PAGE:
Ironworkers (reinforcing) cut, bend, lay out, place and weld reinforcing steel rods, welded wire fabric and composite materials in a wide variety of poured concrete products and structures such as buildings, highways, bridges, stadiums and towers. They also place and stress various post-tensioning systems in structures such as parking garages, bridges and stadiums where longer unsupported spans are required. Ironworkers (reinforcing) unload fabricated or straight reinforcing materials and place it for hoisting as needed. While the reinforcing material is usually pre-cut and fabricated off-site, ironworkers (reinforcing) may be called upon to cut and bend them according to design specifications and drawings. Ironworkers (reinforcing) may pre-assemble reinforcing material by laying it out and connecting sub-assemblies on the ground prior to final placement. They organize the hoisting of the components by connecting cables and slings to the components and directing crane operators. They position, align and secure components according to drawings, using a variety of methods. After placing post-tensioning systems, they stress the tendons to predetermined specifications using hydraulic jacks and pumps.
Ironworkers (reinforcing) work outside in all weather. They may also work in underground work sites. They work in a variety of locations ranging from remote areas where they could work on dams, bridges or mining projects, to urban environments where they could work on high-rise buildings, parking garages, transit systems, tunnels or stadiums. The work may require that they be away from home for extended periods of time. The work often requires considerable standing, bending, crawling, lifting, climbing, pulling and reaching and is often conducted in cramped, confined spaces or at heights. Hazards include injury from electrocution, falls or falling objects.
Ironworkers (reinforcing) are required to have good mechanical aptitude, the ability to visualize finished products in three dimensions, and the ability to work at heights in varying extreme climates. A thorough knowledge of the principles of lifting and hoisting is required as is a familiarity with a variety of metal fastening and joining methods. All ironworkers (reinforcing) are required to be competent in the use and care of a variety of hand and power tools and equipment such as tying tools, pry bars, jacks, torches, cutoff saws, hydraulic benders, shears, welding equipment, stressing equipment and cranes. Because of the nature of the work, a primary concern of the ironworkers (reinforcing) is workplace safety; therefore ironworkers (reinforcing) must be thoroughly familiar with the applicable sections of local, provincial and federal building and safety codes.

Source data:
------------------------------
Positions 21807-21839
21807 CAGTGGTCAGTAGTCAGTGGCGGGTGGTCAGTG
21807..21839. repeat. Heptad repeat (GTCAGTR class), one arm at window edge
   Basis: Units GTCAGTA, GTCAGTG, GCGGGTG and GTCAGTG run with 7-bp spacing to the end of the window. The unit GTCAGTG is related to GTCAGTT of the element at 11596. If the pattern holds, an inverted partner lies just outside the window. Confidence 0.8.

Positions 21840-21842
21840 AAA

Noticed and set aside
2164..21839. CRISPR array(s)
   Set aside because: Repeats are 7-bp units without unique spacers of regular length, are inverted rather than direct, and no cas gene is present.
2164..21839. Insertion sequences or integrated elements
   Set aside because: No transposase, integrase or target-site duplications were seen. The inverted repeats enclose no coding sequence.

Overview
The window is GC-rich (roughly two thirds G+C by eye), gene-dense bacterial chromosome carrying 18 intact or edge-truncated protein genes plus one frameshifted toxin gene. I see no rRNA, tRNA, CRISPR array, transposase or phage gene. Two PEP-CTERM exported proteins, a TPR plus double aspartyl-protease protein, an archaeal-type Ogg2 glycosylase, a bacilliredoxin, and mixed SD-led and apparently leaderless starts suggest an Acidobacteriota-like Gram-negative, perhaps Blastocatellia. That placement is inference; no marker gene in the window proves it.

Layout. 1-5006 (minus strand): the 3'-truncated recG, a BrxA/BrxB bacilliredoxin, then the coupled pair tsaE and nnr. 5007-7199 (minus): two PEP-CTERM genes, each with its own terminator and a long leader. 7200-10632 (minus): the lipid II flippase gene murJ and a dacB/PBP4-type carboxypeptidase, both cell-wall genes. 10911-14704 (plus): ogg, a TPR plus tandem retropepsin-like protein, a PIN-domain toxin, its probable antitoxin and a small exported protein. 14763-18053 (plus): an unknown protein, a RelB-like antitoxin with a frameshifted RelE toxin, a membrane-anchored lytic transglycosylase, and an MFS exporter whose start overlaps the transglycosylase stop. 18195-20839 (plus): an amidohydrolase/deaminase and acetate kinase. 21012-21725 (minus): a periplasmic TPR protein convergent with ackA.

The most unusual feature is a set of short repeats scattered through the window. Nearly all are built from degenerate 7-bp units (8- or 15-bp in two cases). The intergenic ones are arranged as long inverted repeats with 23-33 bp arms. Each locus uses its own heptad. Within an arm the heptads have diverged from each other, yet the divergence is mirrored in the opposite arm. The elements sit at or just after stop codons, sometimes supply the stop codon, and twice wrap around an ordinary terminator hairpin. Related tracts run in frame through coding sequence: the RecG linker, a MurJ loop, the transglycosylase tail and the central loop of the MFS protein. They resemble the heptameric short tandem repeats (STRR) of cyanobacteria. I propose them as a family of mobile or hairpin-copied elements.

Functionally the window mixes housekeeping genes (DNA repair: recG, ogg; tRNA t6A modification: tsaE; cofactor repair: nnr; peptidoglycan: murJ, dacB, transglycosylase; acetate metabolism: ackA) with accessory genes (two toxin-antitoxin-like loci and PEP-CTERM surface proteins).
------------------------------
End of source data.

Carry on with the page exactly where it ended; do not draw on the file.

Ironworkers (reinforcing) tend to work in teams, and team coordination is a large component of the occupation especially when hoisting and placing large, heavy components high above the ground. Ironworkers (reinforcing) interact and work cooperatively with a wide variety of construction tradespeople such as ironworkers (structural/ornamental), crane operators, steel detailers, welders, carpenters, concrete finishers and metal fabricators.
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